Poulin and Servant capture gold in junior dance
- Published: January 20, 2012
The junior ice dancers lived up to expectations in their free dance at the 2012 Canadian Figure Skating Championships, and the event turned out to be the most closely-contested competition at the junior level.
Andréanne Poulin and Marc-André Servant (QC) won the junior title and broke Ontario’s golden streak at these championships. Madeline Edwards and Zhao Kai Pang (BC/YT) took the silver, while Noa Bruser and Timothy Lum (BC/YT) catapulted from seventh to capture the bronze.
Poulin and Servant put together back-to-back clean programs for the first time all season, proving that they are ready to deliver when the pressure is on.
“I think that maybe we were kind of counted out because of our consistency issues, but we just proved that we believe in one another and we can do it,” Servant said.
Their Passion Nomad flamenco free dance was mature and artistic, with superb edging and attention to choreographic detail. Beautiful level four lifts and secure level three footwork sequences contributed to their free dance score of 76.33, which helped them to overtake Madeline Edwards and Zhao Kai Pang (BC/YT), the leaders after the short dance.
Poulin and Servant’s score of 131.47 is the highest score attained by a Canadian junior dance team since the introduction of the short dance, however, the Québec juniors were not concerned with their marks this time.
“I think our goal was just to come out and show that there’s no consistency problem,” Poulin said.
“It was really for ourselves,” Servant added.
As junior champions, Poulin and Servant are now favorites to receive one of the assignments to compete at the upcoming World Junior Figure Skating Championships. The team announcement will be made after the seniors compete.
Edwards and Pang closed the competition with an emotional and confident free dance to music from Notre Dame de Paris, and happily settled for the silver medal. While winning four titles in four years—the team won juvenile, pre-novice, and novice titles in 2009, 2010, and 2011—would have been a great story, a championship was not what the talented youngsters were expecting.
“We’re so happy with how we skated,” Edwards said. “Our main goal was to enjoy it and we wanted to put on a great performance. I think we really did that, so we’re happy.”
Performing with exceptional artistic maturity for 15- and 16-year-olds, Edwards and Pang won the program components mark, scoring an excellent 72.74 in the free dance, yet their program was only ranked fourth on an extremely competitive night.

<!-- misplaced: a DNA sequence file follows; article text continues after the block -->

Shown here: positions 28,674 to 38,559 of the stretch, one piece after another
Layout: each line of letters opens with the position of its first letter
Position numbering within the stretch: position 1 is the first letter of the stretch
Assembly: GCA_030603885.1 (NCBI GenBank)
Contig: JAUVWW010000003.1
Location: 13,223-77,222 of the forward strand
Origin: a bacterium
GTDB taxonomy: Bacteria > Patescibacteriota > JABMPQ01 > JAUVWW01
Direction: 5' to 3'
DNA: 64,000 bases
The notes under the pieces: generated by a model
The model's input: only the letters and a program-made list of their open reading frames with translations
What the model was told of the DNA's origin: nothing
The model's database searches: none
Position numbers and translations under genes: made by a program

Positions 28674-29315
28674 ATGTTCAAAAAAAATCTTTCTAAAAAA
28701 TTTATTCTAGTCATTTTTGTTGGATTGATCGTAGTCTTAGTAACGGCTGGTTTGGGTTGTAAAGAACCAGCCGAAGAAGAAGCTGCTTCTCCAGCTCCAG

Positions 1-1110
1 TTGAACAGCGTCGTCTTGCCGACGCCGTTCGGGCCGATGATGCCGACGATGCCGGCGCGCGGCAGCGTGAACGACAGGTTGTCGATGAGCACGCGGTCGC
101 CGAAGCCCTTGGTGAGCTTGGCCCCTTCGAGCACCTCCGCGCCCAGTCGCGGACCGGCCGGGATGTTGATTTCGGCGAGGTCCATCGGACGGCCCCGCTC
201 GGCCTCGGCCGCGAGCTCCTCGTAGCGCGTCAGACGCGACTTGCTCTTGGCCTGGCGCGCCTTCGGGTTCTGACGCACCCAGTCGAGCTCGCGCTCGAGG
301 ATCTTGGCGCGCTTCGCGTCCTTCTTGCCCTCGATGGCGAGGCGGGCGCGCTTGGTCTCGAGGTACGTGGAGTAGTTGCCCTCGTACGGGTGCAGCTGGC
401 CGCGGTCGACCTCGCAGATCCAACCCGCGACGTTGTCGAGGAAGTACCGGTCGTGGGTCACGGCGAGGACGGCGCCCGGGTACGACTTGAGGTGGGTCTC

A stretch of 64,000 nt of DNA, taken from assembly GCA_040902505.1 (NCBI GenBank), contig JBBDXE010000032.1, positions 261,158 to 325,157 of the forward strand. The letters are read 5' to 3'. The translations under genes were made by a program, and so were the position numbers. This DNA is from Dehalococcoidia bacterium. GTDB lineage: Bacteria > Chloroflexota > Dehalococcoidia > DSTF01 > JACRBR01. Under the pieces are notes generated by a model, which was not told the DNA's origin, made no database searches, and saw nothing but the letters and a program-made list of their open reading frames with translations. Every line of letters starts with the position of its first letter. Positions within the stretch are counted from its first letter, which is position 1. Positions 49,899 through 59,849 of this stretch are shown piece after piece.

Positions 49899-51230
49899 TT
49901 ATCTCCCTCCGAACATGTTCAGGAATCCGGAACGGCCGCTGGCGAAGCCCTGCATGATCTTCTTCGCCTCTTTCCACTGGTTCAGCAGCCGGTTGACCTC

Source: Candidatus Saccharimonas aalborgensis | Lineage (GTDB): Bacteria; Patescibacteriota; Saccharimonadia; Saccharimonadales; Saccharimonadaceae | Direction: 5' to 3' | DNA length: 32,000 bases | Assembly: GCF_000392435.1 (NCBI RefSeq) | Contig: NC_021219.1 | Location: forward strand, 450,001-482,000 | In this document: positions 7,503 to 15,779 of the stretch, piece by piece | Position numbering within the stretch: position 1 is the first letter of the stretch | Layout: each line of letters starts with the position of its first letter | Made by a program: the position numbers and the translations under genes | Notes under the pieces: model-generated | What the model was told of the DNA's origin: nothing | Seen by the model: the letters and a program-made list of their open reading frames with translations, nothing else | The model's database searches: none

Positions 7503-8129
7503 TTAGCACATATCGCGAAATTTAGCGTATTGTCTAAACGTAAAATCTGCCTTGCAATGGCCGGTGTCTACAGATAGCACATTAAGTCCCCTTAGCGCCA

“This is definitely one of our most dramatic free dances,” Pang said. “It’s kind of fun to be dramatic. It’s really big music.”
Edwards and Pang were not the only novice medalists from last year to jump to the junior podium this year. Training partners Bruser and Lum leapt four spots onto the junior podium from seventh place after the short dance. The team wanted to make a big comeback in the free dance, and they did just that, earning 74.16 points in their second-ranked free dance. Their score of 125.84 was just enough for the bronze medal.
“My mindset was, ‘I’m going to rock this free dance,’” Lum said, “and I’m happy. Overall, I thought the performance was great.”
Mackenzie Bent and Garrett MacKeen (EO) also delivered a strong comeback free dance, ranking third in that segment with 73.41 points. Their total score of 125.57 was a heartbreaking .27 from the medals. Their charming South Pacific free dance was entertaining and executed with great precision. With all level four elements except level three on the footwork sequences, their technical elements score was actually the highest in the free dance.
The margin between fourth and fifth was even closer—just six one-hundredths of a point separated Victoria Hasegawa and Connor Hasegawa (QC) from Bent and MacKeen. The Hasegawas’ Black Swan free dance has grown considerably over the course of the season, and the siblings performed quite well, carrying a balletic feel throughout the program.
The Hasegawas received the same levels as Bent and MacKeen, however, Grades of Execution (GOE) made a difference between Bent and MacKeen’s third-place free dance and the Hasegawas’ sixth-place free dance which scored 71.18. The Hasegawas also received a one-point deduction for a long lift, a point that was the difference between fifth place and a repeat bronze medal.
Élisabeth Paradis and François-Xavier Ouellette (QC) and Caelen Dalmer and Shane Firus (BC/YT) also turned in terrific performances to place sixth and seventh, respectively. The difference between third place and seventh place may seem like quite a bit in terms of rankings, but in terms of scores, Dalmer and Firus were only 1.69 points from the bronze medalists.
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